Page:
Bhutto and the lure of easy solutions

This isn’t a political blog, so I’m not going to go into a huge amount of detail on the completely unsurprising (but still saddening) assassination of former Pakistani prime minister Benazir Bhutto. But I will note that I found out about it first from Twitter — where online friends such as Muhammad Saleem, as well as Rob Hyndman and Steve Rubel posted updates and news links almost minute by minute.

I find that kind of thing happening on Twitter more and more, and it’s one of the fascinating things about what amounts to a combination IM client/group mini-blog (Dan York has some thoughts about Twitter and “micro-publishing”). In any case, one of those links was to Hot Air, which had a great running update with lots of links, including one to a short take on the assassination from Mark Steyn, a former neighbour of the Harvard-educated Bhutto.

I don’t know a lot about Pakistan’s troubled political scene, apart from what I read in my newspaper and others, but I have a sense that Mark’s take is right on the money. In many ways, Bhutto was a prime minister right out of central casting: an attractive and Western-educated woman, a prettier, Muslim version of Maggie Thatcher. That made her hugely popular in the West, but to the people of her own country she seems to have been a much more troubled figure, as far as I can tell.

From most reports, she sounds like someone who promoted democracy and populism, but while in power was distant and somewhat autocratic; someone who trumpeted openness, but was tossed out of office amid a long trail of corruption allegations, not all of which could be explained as a government plot against her. The Telegraph’s obituary has a fairly comprehensive look at the woman and her legacy.

9 thoughts on “Bhutto and the lure of easy solutions

  1. In the article you linked, there is this sentence, which is the heart of the differences of opinion surrounding Bhutto's leadership in Pakistan:

    “…ever more radicalized generation of young Muslim men Miss Bhutto was entirely unacceptable as the leader of their nation…”

    I see it in the Twitter feeds as well. To drop corruption accusations while unseating a government elected by the people is laughable. This is all about gender, and offended sensibilities at being led by a woman. It is about someone who would not and could not travel in the circles of men who wished to retain and consolidate power.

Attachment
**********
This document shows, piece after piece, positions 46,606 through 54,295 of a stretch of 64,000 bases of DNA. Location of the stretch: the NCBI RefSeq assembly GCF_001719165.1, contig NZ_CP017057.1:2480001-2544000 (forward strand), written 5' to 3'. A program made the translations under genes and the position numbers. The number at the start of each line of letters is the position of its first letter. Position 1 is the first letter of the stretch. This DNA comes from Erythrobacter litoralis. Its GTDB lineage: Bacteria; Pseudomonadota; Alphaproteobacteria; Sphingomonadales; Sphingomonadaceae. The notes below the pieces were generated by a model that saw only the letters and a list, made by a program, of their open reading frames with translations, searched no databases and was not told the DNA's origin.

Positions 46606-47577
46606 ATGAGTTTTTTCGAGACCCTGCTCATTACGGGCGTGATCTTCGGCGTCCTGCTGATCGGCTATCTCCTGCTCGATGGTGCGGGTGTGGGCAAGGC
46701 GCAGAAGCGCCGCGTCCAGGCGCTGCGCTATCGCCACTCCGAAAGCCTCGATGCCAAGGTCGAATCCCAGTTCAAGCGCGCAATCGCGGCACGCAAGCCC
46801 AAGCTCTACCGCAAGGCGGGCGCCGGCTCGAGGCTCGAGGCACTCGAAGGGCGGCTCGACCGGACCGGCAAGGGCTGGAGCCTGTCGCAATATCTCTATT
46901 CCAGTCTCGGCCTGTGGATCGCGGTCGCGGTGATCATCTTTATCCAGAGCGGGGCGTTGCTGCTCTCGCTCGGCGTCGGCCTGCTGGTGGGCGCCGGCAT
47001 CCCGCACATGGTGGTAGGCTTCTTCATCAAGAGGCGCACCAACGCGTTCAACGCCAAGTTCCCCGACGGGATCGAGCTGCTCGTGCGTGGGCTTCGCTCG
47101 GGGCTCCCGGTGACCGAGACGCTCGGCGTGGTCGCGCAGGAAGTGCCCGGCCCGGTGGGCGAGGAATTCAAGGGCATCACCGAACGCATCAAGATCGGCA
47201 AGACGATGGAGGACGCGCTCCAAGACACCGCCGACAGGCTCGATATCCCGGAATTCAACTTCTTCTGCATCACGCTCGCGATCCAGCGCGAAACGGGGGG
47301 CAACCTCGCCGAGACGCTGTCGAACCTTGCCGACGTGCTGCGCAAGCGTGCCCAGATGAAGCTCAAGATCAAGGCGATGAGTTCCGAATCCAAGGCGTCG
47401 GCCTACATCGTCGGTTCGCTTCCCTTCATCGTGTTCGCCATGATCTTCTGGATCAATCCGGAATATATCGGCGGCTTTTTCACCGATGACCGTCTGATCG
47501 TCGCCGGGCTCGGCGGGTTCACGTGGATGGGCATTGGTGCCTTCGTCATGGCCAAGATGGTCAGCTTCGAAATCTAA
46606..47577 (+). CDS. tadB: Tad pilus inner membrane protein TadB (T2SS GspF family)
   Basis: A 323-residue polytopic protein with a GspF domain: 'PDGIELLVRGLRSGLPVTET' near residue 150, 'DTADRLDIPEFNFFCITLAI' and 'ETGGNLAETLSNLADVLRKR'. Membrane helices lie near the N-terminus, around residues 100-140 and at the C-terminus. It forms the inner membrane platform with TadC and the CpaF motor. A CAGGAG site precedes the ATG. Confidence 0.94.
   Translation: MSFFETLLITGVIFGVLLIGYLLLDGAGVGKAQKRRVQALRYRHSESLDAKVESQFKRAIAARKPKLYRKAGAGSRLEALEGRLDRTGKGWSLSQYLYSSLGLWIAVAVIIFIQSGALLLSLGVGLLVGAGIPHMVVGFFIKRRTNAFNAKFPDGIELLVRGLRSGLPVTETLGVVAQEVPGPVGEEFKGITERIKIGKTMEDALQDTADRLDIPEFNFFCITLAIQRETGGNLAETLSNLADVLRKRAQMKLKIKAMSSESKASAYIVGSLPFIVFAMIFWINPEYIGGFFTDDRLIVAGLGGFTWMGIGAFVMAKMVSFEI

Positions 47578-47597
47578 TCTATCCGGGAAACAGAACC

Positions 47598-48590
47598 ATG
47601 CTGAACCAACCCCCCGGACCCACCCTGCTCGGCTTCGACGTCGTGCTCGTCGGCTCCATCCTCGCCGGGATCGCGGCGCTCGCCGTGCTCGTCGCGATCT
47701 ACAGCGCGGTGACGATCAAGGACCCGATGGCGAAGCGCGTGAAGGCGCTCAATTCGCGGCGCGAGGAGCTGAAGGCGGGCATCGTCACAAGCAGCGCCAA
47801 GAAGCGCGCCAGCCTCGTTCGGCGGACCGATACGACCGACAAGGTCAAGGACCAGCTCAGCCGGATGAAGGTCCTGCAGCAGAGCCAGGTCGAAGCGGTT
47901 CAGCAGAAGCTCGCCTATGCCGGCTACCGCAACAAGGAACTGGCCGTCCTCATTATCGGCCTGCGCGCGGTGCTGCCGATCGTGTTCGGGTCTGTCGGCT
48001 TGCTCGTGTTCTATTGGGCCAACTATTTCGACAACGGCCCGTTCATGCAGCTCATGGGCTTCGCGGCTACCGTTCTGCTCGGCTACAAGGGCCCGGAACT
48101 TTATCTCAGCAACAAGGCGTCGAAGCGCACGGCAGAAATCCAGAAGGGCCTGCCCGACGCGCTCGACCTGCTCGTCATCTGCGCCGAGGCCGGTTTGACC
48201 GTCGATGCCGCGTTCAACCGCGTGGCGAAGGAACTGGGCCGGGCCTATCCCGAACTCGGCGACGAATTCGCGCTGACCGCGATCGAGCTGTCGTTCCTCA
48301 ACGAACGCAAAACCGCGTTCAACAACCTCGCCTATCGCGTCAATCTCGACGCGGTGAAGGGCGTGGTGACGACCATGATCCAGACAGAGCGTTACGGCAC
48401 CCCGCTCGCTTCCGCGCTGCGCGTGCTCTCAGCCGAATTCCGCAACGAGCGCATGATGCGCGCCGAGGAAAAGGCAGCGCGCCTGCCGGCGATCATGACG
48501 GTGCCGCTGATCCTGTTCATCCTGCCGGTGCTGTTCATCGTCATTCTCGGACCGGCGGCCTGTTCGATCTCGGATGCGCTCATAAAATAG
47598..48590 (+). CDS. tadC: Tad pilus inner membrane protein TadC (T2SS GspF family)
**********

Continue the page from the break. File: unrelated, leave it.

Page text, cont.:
Gender was her handicap.

    I am NOT saying that this assassination was because she was a woman at all. What I am saying is that much of what you read about her ability to lead in Pakistan and the allegations of corruption had much to do with her gender and offended sensibilities.

  2. Yes Mathew, it probably does say something that news of the Bhutto assassination first broke to you on twitter (I would have figured your all wired up to the Globe's newsroom… wouldn't they get a fast breaking story like this first?) But respectively, I think I am more enlightened when the news breaking on these new media sources like twitter and your blog are the stories that CNN or CBC isn't also breaking into 5 minutes later and covering for the rest of the day like the Bhutto story. The stuff we ordinarily wouldn't be hearing about from “old” media.

    • I agree, Richard — and the only reason I didn't pick it up earlier
      from the Globe's newswires is that I wasn't in the newsroom 🙂
      Technically, I'm still on vacation.

  3. I just realized that John Dickerson, Slate's exceptional political correspondent, is twittering as he follows the candidates on the road. It's another fascinating application, and had never occurred to me.

  4. I just realized that John Dickerson, Slate's exceptional political correspondent, is twittering as he follows the candidates on the road. It's another fascinating application, and had never occurred to me.

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